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Drag-through explained

What happens when you receive another caution or conviction, before a previous conviction is spent?

Understanding the Rehabilitation of Offenders Act (ROA) and working out when your conviction becomes spent can be difficult. In some cases, the rehabilitation period starts on the day you receive your conviction in court (for example if you’re given a fine or a conditional discharge) whilst for others, the rehabilitation period only starts once your sentence has ended (prison sentences and community orders).

But, what happens if you’ve already got a conviction when you receive another?

If your conviction is already spent, then it will remain spent and won’t be affected by any future convictions. However, if your conviction is unspent when you receive a further caution or conviction then one of the following will apply:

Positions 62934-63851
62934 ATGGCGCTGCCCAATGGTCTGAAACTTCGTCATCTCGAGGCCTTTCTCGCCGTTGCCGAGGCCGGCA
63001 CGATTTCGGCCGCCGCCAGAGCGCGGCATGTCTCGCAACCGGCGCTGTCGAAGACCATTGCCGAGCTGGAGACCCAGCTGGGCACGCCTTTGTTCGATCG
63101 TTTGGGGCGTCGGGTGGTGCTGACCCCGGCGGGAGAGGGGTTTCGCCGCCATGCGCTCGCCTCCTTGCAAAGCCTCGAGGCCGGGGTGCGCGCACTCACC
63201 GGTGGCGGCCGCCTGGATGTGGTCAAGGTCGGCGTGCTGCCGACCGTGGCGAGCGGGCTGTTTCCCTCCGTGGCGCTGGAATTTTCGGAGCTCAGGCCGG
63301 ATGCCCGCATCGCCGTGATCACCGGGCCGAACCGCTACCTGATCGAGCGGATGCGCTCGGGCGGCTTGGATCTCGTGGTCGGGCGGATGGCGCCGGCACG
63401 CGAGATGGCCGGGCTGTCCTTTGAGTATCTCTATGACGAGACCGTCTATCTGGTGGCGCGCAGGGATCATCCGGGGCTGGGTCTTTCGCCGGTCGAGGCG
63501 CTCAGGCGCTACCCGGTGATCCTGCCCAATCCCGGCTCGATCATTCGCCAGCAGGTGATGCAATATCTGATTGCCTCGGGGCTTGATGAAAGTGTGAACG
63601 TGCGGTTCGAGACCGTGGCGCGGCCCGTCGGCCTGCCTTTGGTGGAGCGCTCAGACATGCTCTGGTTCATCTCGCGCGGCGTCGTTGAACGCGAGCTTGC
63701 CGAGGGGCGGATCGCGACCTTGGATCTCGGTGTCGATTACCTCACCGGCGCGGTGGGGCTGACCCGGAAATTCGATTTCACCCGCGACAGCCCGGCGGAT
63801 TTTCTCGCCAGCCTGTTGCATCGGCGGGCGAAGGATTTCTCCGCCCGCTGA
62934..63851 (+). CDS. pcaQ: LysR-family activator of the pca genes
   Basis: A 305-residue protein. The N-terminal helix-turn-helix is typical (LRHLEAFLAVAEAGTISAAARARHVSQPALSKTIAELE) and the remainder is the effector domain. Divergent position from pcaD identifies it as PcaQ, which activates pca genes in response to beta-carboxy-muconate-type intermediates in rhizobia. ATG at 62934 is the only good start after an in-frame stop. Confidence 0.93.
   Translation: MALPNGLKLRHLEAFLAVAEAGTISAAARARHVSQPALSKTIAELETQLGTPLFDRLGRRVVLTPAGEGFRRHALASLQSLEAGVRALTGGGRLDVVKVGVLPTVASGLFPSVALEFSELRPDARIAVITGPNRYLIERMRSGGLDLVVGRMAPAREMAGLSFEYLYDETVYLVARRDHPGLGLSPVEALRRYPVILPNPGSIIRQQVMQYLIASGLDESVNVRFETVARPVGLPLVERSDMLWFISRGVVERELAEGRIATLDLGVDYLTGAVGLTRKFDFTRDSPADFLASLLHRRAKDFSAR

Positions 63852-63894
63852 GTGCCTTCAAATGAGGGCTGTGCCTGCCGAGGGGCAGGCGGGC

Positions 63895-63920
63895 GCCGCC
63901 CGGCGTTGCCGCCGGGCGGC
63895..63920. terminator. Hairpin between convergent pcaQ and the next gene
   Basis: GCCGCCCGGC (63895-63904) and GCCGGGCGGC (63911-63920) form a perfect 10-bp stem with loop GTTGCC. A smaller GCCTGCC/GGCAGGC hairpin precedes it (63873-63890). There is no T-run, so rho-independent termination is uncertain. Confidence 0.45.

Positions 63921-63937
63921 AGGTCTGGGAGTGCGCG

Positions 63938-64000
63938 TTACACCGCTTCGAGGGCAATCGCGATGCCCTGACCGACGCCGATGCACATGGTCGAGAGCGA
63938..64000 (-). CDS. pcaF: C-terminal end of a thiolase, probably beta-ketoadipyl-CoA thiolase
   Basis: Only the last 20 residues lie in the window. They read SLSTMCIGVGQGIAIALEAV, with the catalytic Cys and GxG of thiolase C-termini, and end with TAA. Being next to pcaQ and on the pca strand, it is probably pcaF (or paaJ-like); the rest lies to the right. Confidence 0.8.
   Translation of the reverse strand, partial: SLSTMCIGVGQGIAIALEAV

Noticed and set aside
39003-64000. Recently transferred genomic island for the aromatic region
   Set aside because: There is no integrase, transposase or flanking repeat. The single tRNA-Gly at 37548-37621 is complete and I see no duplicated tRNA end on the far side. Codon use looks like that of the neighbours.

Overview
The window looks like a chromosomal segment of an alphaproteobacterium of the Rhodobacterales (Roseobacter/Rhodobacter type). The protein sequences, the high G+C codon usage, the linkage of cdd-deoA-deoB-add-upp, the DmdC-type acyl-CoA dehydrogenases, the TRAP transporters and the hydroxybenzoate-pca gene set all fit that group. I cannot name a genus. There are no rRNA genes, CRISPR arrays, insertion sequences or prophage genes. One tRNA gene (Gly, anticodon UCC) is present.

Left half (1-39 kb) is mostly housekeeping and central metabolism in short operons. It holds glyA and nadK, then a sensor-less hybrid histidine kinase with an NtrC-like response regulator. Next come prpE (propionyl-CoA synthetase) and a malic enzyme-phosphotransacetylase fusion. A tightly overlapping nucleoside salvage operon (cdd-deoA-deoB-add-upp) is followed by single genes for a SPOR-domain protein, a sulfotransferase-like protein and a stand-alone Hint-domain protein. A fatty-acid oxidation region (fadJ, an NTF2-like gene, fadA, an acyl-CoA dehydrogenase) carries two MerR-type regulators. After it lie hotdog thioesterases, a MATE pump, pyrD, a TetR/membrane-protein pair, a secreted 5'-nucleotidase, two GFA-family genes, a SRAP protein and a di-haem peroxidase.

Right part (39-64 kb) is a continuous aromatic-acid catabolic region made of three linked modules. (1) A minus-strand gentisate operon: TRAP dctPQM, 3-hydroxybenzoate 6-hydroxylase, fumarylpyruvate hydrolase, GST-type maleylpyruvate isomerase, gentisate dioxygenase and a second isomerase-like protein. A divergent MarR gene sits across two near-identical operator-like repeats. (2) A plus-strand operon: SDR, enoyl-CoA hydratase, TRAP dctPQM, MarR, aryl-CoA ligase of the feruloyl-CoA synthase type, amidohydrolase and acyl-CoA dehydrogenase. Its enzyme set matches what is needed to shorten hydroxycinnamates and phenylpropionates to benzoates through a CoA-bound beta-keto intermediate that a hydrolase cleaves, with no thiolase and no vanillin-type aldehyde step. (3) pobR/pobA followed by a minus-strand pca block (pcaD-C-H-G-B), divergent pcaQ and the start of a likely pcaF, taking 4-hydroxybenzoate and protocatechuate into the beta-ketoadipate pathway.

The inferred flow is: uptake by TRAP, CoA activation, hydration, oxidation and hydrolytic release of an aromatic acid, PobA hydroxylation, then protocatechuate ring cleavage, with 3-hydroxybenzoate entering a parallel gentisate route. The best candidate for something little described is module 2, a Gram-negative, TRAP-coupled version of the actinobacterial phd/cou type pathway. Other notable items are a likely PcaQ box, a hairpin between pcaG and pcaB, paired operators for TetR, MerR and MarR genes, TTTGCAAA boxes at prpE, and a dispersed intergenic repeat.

Receiving a police caution

If your latest outcome is a caution (either a simple a conditional caution), then the rehabilitation period of your existing unspent conviction will not be affected.

Receiving a conviction

If your latest outcome is a conviction, then both convictions will remain unspent until the one with the longest rehabilitation period is spent. This is known as ‘drag-through’.

If you receive a conviction which results in a prison sentence of more than four years, then neither your latest conviction nor your previous unspent conviction will ever become spent.

However, if your original conviction was one that could never become spent then further convictions which have a rehabilitation period can still become spent.

If you need help in working out when your conviction(s) will become spent, you can use our online disclosure calculator tool.


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Photo of Helpline lead, Debbie Sadler
Debbie Sadler
Helpline lead

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